Monday, 25 August 2014

Haematite vein from Eas an Fholaich, near Loch Eilt, west of Fort William

Part of a haematite vein from Eas an Fholaich, near Loch Eilt, west of Fort William, Invernessshire. Haematite is an iron ore mineral composed of iron oxide. It belongs to the hexagonal crystal system and can occur as stubby black rhombohedral crystals or more commonly massive, granular masses, compact, or soft and earthy. It has a dark cherry streak. British Geological Survey Petrology Collection sample number MC 7446. There is evidence that haematite in veins has been known in Scotland from a very early date. In the middle of the 18th century haematite was mined at Tomintoul, Pennel Burn in Ayrshire and at Garleton in East Lothian. Iron ores come in many forms from bog iron ores, sedimentary bedded ores, to ore deposits injected as metalliferous intrusions. Haematite is often in the latter category.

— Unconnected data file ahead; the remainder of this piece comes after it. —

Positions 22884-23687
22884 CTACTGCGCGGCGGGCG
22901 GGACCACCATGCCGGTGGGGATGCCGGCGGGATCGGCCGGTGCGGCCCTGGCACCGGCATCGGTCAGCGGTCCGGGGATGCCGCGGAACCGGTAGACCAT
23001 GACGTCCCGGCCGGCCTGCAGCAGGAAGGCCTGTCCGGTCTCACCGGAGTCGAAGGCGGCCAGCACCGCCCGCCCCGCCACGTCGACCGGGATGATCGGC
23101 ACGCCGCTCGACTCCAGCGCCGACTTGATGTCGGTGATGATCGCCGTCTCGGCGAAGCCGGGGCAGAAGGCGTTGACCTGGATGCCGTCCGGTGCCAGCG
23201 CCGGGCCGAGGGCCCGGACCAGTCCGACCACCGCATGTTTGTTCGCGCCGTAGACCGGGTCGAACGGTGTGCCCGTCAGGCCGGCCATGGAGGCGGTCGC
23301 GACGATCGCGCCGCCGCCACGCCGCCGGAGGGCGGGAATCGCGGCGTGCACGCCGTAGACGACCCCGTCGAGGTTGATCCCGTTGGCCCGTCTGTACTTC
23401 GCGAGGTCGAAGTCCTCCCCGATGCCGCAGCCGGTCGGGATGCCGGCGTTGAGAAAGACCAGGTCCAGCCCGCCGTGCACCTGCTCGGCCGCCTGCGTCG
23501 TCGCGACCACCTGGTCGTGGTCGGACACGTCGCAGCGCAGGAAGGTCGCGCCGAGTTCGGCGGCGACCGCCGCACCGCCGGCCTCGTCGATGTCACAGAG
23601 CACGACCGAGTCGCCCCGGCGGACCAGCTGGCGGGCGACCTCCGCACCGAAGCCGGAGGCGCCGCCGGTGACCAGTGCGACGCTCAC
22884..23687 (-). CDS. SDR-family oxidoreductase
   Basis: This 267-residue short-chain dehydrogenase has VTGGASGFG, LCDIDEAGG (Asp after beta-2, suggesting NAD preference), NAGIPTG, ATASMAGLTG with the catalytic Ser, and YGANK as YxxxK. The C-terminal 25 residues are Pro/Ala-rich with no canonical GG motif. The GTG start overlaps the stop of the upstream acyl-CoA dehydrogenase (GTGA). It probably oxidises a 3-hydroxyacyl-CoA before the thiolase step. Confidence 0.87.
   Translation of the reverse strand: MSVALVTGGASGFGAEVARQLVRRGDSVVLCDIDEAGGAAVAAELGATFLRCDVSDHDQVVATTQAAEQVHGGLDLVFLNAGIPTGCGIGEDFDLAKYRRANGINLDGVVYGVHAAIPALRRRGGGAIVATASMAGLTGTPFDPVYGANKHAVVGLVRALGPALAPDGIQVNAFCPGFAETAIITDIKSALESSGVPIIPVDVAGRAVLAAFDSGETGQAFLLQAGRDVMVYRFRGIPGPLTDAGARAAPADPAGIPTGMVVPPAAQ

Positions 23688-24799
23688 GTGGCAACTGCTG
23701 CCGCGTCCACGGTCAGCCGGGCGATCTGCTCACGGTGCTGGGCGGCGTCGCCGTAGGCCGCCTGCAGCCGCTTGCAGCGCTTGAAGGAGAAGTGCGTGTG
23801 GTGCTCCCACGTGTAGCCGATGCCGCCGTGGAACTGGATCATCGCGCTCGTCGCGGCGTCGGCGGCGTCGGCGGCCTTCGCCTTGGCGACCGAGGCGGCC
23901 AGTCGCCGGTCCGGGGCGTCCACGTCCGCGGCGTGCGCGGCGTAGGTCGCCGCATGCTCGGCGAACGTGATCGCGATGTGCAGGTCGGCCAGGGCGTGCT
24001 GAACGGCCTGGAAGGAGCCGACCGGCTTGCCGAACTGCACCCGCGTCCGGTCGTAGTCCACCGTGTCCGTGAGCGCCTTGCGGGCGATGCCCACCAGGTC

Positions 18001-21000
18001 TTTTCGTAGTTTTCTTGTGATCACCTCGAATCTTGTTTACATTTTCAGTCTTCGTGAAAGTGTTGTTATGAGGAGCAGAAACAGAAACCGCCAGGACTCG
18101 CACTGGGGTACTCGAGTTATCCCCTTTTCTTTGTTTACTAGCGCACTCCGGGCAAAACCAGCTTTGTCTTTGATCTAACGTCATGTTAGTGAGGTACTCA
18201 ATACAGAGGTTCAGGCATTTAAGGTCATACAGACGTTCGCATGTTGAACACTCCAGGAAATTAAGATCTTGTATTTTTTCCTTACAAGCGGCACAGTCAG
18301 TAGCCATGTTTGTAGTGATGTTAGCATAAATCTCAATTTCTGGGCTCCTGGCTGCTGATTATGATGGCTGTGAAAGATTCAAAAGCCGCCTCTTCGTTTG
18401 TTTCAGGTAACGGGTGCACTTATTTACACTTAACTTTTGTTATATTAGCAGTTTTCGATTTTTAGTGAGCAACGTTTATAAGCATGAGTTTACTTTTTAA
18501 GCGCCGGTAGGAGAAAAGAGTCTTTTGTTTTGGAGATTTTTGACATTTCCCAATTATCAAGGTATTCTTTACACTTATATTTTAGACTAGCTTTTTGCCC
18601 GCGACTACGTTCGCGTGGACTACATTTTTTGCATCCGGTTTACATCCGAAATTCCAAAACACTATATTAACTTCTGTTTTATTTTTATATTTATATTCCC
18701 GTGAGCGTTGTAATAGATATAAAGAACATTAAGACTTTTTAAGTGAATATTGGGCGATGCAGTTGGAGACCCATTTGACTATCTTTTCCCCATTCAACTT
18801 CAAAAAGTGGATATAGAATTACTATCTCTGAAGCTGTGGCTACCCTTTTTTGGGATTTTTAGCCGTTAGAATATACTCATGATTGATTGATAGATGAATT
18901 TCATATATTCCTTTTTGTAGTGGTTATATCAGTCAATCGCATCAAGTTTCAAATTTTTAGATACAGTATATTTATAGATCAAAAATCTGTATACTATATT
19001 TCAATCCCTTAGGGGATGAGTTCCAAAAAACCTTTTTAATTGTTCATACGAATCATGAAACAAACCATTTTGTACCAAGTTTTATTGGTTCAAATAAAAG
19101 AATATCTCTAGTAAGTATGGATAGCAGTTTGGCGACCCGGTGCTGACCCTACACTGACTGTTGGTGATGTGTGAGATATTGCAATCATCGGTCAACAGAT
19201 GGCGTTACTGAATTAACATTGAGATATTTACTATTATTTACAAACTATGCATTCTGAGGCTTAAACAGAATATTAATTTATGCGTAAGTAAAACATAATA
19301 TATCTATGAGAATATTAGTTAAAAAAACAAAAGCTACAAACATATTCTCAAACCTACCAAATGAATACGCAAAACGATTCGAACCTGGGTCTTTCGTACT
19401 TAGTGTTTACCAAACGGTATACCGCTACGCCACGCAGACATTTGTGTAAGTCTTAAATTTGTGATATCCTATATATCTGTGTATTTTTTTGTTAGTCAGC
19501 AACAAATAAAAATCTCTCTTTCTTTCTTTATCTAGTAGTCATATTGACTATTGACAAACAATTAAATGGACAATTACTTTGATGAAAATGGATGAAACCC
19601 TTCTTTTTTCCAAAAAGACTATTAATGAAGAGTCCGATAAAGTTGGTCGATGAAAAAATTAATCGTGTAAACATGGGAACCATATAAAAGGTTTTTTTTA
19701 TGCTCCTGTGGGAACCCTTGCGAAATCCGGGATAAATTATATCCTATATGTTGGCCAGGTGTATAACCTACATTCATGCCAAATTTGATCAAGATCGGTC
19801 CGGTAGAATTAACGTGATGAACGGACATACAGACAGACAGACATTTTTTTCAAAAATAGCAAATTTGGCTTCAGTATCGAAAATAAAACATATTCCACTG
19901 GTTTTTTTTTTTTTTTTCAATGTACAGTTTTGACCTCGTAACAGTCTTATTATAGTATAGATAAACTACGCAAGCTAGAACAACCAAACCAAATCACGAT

BGS Imager ID: P527666

Part of a haematite vein from Eas an Fholaich, near Loch Eilt, west of Fort William, Invernessshire. British Geological Survey Petrology Collection sample number MC 7446. 

Haematite is an iron ore mineral composed of iron oxide. It belongs to the hexagonal crystal system and can occur as stubby black rhombohedral crystals or more commonly massive, granular masses, compact, or soft and earthy. It has a dark cherry streak. There is evidence that haematite in veins has been known in Scotland from a very early date. In the middle of the 18th century haematite was mined at Tomintoul, Pennel Burn in Ayrshire and at Garleton in East Lothian. Iron ores come in many forms from bog iron ores, sedimentary bedded ores, to ore deposits injected as metalliferous intrusions. Haematite is often in the latter category.

Posted by Bob McIntosh

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